5 Mistakes to Avoid When Adding Images to Your Site

Although adding images to your website can result in a visually appealing design, it is important to avoid 5 common mistakes when using them. Avoid these mistakes by keeping the following information in mind:

1) Not Optimising Images For The Web

2) Using The Wrong File Type

3) Adding Unnecessary Alt Tags

4) Adding Personal Watermarks or Copyright Information (Without Encouraging Sharing and Attribution) and/or Using Image Protection Tools Like Hotlink Protection And Other ‘Download This File’ Programs That Steal Traffic From Your Site By Redirecting To A Page On Your Site That Forces Visitors To Download The Original File. These Are Generally Considered Spammy And Will Get You Penalized In Search Engines Such As Google.

5) Not Getting Permission To Use Images

1) Optimise images for the web. Use file types that are suitable for use on websites and resize your image to the correct dimensions before uploading it to your website.

2) The image file type you select can also affect visitor experience, especially if they’re experiencing a slow connection speed. If you use large JPGs or PNGs, visitors may have to wait several seconds for an image to load completely – which is frustrating for them and creates a bad impression of your site. Using compressed JPEG or PNG files reduces loading time while retaining high-quality visuals in the images themselves without compromising too much on quality either. This is something worth testing out with different file types to find the best offering for your website.

3) Adding alternative text tags to images can help users with vision impairment who use software that reads the web page aloud, along with search engines and social sharing sites like Twitter and Facebook (which identify parts of a webpage by scanning the alternative text within it). Your images should also make sense when viewed out of context, so avoid using meaningless alt text such as ‘image’ or ‘pic’.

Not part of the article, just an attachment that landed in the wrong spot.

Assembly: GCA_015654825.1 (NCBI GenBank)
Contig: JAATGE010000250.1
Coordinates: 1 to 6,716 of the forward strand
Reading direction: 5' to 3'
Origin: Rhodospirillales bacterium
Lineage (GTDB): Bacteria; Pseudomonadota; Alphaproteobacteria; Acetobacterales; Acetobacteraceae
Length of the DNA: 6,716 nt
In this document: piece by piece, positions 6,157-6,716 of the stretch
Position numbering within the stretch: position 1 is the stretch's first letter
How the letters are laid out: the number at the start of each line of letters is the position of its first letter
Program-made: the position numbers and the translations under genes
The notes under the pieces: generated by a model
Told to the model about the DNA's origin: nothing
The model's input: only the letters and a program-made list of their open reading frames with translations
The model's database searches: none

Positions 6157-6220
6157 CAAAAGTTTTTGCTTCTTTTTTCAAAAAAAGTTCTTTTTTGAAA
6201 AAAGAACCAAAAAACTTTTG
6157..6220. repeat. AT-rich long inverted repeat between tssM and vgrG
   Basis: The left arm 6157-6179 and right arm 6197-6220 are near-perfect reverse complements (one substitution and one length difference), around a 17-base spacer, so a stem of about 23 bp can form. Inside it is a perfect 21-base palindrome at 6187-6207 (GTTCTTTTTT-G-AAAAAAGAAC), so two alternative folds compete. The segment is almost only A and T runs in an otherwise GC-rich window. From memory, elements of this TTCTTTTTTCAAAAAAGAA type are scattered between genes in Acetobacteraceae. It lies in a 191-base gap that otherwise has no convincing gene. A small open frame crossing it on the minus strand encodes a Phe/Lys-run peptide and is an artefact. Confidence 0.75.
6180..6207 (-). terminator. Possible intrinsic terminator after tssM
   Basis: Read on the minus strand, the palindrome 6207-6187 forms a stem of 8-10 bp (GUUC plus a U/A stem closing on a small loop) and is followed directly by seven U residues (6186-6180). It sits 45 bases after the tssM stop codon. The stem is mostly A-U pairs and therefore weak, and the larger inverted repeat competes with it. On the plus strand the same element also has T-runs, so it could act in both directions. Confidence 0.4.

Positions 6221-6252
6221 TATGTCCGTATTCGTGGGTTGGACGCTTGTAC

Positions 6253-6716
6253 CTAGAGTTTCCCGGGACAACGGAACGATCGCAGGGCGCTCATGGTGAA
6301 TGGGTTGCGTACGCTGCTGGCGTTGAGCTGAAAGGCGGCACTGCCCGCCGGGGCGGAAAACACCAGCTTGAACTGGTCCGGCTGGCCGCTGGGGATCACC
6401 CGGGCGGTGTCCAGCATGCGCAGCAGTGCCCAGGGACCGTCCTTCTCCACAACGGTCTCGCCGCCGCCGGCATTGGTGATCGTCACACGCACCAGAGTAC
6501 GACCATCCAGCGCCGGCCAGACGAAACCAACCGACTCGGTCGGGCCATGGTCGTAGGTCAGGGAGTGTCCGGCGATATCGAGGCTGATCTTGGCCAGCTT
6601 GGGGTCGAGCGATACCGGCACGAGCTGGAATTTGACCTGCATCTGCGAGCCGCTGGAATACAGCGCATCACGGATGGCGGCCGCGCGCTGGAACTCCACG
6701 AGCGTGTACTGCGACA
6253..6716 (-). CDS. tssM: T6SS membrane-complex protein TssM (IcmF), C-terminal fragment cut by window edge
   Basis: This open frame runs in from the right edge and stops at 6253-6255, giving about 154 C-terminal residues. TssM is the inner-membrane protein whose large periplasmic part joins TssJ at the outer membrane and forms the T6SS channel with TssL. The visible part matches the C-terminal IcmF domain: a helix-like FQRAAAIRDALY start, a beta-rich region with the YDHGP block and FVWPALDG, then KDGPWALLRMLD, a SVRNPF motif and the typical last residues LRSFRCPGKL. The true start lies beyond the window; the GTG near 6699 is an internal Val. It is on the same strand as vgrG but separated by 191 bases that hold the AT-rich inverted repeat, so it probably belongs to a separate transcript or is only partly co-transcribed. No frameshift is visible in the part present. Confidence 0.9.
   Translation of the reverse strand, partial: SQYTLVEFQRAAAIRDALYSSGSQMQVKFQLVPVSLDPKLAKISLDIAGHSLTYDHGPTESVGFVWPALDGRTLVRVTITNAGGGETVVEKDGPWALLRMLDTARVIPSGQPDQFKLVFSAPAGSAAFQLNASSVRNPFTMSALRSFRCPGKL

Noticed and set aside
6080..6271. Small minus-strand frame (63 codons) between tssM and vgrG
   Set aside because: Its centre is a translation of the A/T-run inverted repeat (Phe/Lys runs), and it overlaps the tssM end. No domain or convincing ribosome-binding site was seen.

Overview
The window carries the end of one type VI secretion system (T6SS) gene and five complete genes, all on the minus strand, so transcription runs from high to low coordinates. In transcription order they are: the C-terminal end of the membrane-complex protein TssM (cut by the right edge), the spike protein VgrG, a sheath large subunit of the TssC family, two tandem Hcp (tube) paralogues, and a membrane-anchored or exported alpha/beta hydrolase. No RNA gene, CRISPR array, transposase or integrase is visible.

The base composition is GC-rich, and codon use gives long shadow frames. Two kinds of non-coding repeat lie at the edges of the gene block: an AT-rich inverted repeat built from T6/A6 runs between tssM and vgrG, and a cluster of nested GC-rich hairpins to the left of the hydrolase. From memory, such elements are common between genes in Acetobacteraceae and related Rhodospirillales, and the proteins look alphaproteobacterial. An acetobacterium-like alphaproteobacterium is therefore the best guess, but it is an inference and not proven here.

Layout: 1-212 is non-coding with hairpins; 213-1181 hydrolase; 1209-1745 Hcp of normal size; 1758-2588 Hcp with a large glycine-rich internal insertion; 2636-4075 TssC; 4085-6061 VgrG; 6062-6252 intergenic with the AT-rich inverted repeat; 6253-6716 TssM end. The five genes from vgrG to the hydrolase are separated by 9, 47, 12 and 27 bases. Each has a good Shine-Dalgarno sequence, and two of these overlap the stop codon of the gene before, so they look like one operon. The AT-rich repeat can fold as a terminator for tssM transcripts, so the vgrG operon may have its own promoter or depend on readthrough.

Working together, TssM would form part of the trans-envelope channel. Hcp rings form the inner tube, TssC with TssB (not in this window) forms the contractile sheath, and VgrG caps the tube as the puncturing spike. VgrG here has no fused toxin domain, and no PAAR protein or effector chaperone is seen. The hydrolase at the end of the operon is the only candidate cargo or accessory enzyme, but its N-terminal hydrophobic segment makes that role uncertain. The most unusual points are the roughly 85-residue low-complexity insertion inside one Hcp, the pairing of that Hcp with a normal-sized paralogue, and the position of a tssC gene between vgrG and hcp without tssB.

4) Personal watermarks or copyright information may make you feel like you’re protecting your work but these practices are spammy and will get you penalized in Google’s search rankings. Adding personal watermarks is generally considered spammy because it creates an unnatural link between the image and its creator. It stops other people from using your images and it makes you look like a spammer. In addition, watermarks prevent people from sharing the image on social media sites – which means they can’t share it with their friends or followers, let alone link to it from other websites. It’s a lose-lose situation.

5) Don’t use images without getting permission to do so first, whether they’re photos of other people or trademarked logos or copyrighted materials. Using an image that you didn’t create yourself without asking for permission is illegal and unethical, even if you give attribution to its creator by citing them as ‘photographer’ or ‘creator’. If you would be upset if anyone else used your own copyrighted images without permission then don’t post them online unless you’re prepared to see them everywhere else. If you’re posting images of other people, ask permission to do so first. As for trademarked logos, don’t use these without permission or they can sue you for trademark infringement.

Always be sure to check the terms and conditions before using any copyrighted material online, regardless of whose it is – your own or someone else’s.

By avoiding these mistakes when adding images to your site, you’ll create a better user experience while creating positive brand associations and improving website search rankings. A good rule of thumb is that if you wouldn’t want someone doing something with your own work then don’t do it yourself either! Always get explicit permission from the original creator before using an image in any way and remember to check your photos meet legal requirements before posting or sharing online.

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